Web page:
Roberta “Bobbi” Cordano’86 is one of USA TODAY’s Women of the Year
An advocate for access, inclusion, diversity, and social justice, Bobbi Cordano joins the ranks of other USA TODAY’s Women of the Year honorees, including former First Lady Michelle Obama, former supreme court justice Sandra Day O’Connor, and astronaut Nicole Mann.
Beloit College alumna Roberta “Bobbi” Cordano’86 is one ofUSA TODAY’s 2023 Women of the Year, acknowledging her positive impact on her community and people across the world.
Cordano, the first deaf woman and openly LGBTQ person to lead Gallaudet University, says deafness is not a disability.
“When we come into the world, we show up perfect. We are perfect just exactly the way we are,” Cordano told USA TODAY.
As a child, Cordano focused her sights on being a lawyer, but with societal norms at the time that “deaf people couldn’t be lawyers,” her parents didn’t think a law school would accept her as a Gallaudet grad, their alma mater, for deaf and hard of hearing students.
So Cordano took their advice and chose Beloit College, to help her beat the odds. “They told me to pick a liberal arts college, something similar to Gallaudet, that was small, where I could be successful,” Cordano remembers in a 2016 Beloit College magazine interview.
At Beloit, she mentored a deaf first-year student who didn’t speak sign language, showing a lifelong drive Cordano has to create opportunities for deaf and hard of hearing people.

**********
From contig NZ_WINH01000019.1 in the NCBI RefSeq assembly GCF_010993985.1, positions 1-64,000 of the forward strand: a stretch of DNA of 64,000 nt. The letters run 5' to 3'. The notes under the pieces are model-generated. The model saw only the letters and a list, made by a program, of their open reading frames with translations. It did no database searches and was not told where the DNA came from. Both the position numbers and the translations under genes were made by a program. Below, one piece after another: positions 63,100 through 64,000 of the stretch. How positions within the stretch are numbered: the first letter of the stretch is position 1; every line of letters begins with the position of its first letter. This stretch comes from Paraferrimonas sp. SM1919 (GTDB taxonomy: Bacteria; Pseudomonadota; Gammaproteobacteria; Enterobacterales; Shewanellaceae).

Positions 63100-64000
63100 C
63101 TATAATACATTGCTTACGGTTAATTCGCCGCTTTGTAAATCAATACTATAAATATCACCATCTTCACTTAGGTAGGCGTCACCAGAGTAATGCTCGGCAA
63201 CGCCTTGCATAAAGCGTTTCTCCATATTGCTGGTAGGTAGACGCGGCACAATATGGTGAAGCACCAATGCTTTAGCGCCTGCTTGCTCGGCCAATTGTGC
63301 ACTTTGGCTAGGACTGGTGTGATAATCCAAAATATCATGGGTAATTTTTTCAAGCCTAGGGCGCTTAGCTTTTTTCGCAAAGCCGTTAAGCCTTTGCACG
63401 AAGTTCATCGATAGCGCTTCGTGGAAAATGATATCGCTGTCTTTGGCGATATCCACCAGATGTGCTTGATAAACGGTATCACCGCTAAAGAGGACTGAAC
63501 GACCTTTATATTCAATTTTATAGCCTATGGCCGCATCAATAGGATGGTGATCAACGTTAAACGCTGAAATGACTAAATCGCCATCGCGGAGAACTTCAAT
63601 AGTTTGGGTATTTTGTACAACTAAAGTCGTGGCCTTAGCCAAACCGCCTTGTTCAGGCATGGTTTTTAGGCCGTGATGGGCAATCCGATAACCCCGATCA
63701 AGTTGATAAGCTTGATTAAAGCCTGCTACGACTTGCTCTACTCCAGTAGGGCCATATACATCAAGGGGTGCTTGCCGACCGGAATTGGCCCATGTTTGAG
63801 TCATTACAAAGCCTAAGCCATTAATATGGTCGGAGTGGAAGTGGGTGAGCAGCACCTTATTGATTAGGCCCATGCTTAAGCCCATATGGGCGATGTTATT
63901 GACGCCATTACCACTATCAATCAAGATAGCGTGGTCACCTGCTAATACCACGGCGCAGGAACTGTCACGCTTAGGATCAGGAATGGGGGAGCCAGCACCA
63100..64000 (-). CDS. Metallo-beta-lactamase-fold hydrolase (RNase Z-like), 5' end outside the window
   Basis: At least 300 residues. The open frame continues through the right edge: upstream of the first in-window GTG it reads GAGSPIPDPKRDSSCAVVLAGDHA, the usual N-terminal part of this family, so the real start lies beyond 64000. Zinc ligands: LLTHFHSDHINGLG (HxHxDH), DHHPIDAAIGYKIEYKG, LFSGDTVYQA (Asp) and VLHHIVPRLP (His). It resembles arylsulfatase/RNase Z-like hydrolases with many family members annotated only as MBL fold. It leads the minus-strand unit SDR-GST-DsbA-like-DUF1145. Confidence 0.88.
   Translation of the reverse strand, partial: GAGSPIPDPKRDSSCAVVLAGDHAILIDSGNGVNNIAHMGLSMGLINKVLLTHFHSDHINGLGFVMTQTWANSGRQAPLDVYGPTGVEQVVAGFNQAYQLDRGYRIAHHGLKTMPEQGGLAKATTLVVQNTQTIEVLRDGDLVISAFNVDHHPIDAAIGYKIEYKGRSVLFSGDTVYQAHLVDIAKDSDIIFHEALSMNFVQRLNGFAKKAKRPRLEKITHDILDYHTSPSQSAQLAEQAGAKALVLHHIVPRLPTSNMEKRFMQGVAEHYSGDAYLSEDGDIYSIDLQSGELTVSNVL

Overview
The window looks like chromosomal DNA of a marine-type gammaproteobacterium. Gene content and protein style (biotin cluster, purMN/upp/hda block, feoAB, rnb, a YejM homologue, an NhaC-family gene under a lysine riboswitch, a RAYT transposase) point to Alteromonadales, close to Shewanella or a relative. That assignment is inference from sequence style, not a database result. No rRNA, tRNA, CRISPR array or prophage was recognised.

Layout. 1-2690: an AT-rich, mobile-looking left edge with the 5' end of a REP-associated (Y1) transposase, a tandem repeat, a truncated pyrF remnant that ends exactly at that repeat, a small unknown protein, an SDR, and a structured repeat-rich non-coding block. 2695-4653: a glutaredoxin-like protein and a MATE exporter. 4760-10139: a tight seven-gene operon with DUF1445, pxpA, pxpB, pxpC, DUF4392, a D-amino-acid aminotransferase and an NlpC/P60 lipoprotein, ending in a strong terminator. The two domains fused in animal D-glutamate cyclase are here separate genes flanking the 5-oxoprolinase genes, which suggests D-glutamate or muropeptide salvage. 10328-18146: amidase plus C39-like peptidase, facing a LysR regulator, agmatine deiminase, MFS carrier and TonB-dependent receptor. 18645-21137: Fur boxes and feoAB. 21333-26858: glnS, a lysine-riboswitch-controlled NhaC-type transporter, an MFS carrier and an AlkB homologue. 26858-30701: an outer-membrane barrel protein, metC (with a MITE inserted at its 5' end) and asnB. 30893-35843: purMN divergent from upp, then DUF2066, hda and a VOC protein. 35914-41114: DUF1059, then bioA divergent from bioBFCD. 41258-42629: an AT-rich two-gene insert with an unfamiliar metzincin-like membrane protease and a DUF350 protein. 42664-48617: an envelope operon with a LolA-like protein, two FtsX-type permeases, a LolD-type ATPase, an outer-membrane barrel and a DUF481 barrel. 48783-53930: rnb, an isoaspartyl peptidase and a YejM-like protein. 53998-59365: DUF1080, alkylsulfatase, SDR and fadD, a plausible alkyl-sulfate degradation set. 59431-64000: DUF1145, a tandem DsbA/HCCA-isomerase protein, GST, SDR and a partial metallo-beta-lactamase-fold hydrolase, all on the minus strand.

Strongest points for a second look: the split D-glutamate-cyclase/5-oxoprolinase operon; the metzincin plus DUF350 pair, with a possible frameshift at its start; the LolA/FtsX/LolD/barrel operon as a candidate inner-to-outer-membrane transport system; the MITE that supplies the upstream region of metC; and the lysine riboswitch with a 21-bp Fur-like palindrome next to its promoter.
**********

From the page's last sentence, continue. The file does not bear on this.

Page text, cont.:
Cordano graduated from Beloit with a sociology degree and was only the 17th deaf person in the U.S. to earn a law degree, when she completed her J.D. from the University of Wisconsin-Madison in 1990.
She was the first deaf woman to be named president of Gallaudet University in 2016. USA TODAY honored her for advancing equity and dismantling inequalities like racism on campus.
Accepting an honorary Doctor of Laws degree at Beloit College’s 2017 Commencement, Cordano encouraged graduating seniors. “I’m calling on each of you to be the leaders, the innovators, and the change-makers of this world,” she said. “That’s what Beloit made me.”
An advocate for access, inclusion, diversity, and social justice, Cordano joins the ranks of other USA TODAY’s Women of the Year honorees, including former First Lady Michelle Obama, Supreme Court Justice Sandra Day O’Connor, and astronaut Nicole Mann.